TPD Major: Police Shoot Black Americans 'Less Than We Probably Ought To'
Please see this editor's note about a photo change on the story.
Updated June 10, 7 p.m. to clarify a quote and link to a study cited.
Discussing nationwide protests over the killing of George Floyd by police in Minneapolis, a white Tulsa Police Department major said Monday systemic racism in policing "just doesn't exist."
Speaking to talk radio host Pat Campbell on his podcast, TPD Maj. Travis Yates also suggested that, according to his interpretation of crime data, police should actually be shooting black Americans more frequently.
"You get this meme of, 'Blacks are shot two times, two and a half times more,' and everybody just goes, 'Oh, yeah,'" Yates said. "They're not making sense here. You have to come into contact with law enforcement for that to occur."
"If a certain group is committing more crimes, more violent crimes, and law enforcement is having to come into more contact with them, then that number is going to be higher. Who in the world in their right mind would think that our shootings should be right along the U.S. Census lines? That's insanity, right, but everyone's just buying off on this.
"And, by the way, all the research says — including Roland Fryer, an African American Harvard professor, Heather MacDonald, and the National Academy of Sciences, all of their research says we're shooting African Americans about 24% less than we probably ought to be based on the crimes being committed."
Yates expressed displeasure with the largely peaceful protests that have been taking place in big cities and small towns all over the country since Floyd's killing on May 25.
"The officer was arrested the next day. They were prosecuted, they were fired. What are you doing? What do you mean, 'justice?' Justice at this point has been done," Yates said. "Well, then it turned into systematic racism, systematic police brutality.
"This is what they're trying to say that all these changes need to come from: this is why we're protesting, this is why we're rioting. Because of systematic abuse of power and racism. That just doesn't exist."
Without evidence, Yates alleged that journalists and a group he declined to name have financial interests in lying about policing.
"Because of this money, because of the marketing, because of the slick steps they've done, they've made regular Americans believe that cops are just hunting blacks down the street and killing them," he said. "It is so mind-boggling to me, that it is so over-the-top. It's not happening, but everyone believes that it is happening."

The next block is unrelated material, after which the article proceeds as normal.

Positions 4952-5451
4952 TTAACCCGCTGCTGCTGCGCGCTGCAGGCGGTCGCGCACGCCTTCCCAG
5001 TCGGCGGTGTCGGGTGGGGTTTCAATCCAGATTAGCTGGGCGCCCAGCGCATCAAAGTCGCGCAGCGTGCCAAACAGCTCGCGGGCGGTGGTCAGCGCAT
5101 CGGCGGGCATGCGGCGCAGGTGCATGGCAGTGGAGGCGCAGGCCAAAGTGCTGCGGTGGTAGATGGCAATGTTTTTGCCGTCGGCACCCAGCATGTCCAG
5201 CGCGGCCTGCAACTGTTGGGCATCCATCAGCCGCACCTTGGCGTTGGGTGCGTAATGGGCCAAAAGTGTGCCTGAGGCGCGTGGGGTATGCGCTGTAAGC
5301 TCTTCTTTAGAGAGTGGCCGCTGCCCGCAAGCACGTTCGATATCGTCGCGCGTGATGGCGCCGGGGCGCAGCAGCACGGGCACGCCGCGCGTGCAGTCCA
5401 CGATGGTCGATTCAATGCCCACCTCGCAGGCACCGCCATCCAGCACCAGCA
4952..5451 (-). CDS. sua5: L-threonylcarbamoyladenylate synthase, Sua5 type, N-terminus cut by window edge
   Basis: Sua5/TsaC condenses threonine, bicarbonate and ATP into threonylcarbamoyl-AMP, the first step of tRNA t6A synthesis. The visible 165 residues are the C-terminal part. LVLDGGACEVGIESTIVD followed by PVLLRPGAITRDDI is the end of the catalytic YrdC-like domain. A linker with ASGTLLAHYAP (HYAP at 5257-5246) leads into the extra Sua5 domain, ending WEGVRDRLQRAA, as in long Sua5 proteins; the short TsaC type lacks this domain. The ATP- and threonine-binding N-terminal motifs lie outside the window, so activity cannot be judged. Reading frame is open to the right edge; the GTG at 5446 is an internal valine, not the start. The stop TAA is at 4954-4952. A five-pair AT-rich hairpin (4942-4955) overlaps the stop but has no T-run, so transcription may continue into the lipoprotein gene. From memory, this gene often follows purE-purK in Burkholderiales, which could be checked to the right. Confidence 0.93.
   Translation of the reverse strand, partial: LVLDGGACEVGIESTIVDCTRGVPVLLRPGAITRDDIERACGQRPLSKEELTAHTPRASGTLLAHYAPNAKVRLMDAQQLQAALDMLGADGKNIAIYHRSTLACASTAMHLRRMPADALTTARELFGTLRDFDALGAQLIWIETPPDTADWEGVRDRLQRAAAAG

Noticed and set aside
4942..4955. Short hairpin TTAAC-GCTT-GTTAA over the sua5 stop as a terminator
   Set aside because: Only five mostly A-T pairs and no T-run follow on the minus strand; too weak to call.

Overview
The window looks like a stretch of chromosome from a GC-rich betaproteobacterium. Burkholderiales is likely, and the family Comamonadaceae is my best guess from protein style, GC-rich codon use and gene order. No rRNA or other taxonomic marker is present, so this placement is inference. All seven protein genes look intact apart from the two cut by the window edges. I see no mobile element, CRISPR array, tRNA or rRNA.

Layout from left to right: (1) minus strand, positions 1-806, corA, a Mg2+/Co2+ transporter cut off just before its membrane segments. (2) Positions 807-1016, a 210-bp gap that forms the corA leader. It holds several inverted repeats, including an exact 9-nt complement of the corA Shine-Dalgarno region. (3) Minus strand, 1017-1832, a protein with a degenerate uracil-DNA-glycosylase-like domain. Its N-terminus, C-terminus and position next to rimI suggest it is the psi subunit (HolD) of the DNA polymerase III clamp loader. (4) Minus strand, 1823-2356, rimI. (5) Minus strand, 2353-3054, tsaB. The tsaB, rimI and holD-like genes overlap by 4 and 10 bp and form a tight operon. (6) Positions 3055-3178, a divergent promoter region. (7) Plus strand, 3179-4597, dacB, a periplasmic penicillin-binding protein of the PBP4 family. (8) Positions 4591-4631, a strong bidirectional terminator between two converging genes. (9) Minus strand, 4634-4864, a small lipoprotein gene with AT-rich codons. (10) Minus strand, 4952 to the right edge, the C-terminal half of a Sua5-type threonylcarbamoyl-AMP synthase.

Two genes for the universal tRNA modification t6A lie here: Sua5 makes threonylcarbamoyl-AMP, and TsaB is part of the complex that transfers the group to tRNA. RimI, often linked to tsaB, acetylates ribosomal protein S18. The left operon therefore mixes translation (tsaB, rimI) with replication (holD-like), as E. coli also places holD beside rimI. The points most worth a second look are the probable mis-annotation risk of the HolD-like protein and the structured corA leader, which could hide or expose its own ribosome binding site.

Yates is no stranger to racial controversy. In 2016, he faced criticism for an essay in which he declared American police were "at war" and implied Black Lives Matter activists should not be allowed to visit the White House, a move that led TPD's then-chief, Chuck Jordan, to transfer Yates and express vocal disapproval and the group We The People Oklahoma to call for his resignation.
In another 2016 essay, titled "Follow Commands or Die," he assigned blame for police violence onto its victims, writing, "Would we even know where Ferguson was if Michael Brown would have simply got out of the street like the officer had asked him to do?"
In 2018, he suggested in an open letter to Tulsa Mayor G.T. Bynum that any disproportionate policing in Tulsa's black neighborhoods was a result of "fatherless homes" and allegations of racism in policing are "dangerous" and a "great scam."
TPD Capt. Richard Meulenberg said Tuesday afternoon Chief Wendell Franklin was not yet aware of Yates' remarks on the show, and Franklin would determine whether TPD condones what Yates said.
"Everybody's got a right to their opinion. Obviously, he being a major with the Tulsa Police Department, it carries some weight that he has his opinion, and we'll have to just kind of go through this. I mean, I can't speak upon the thing that he talked about here because I don't have the data. I can't refute or substantiate what it is that he said here," Meulenberg said.
Meulenberg said under TPD policy, Yates, a division commander, had latitude to communicate with the public in various forms, including through a radio show or podcast.
"Is he speaking for himself? Or is he speaking for the department? The way I interpret what he has said is that he is speaking for himself," Meulenberg said.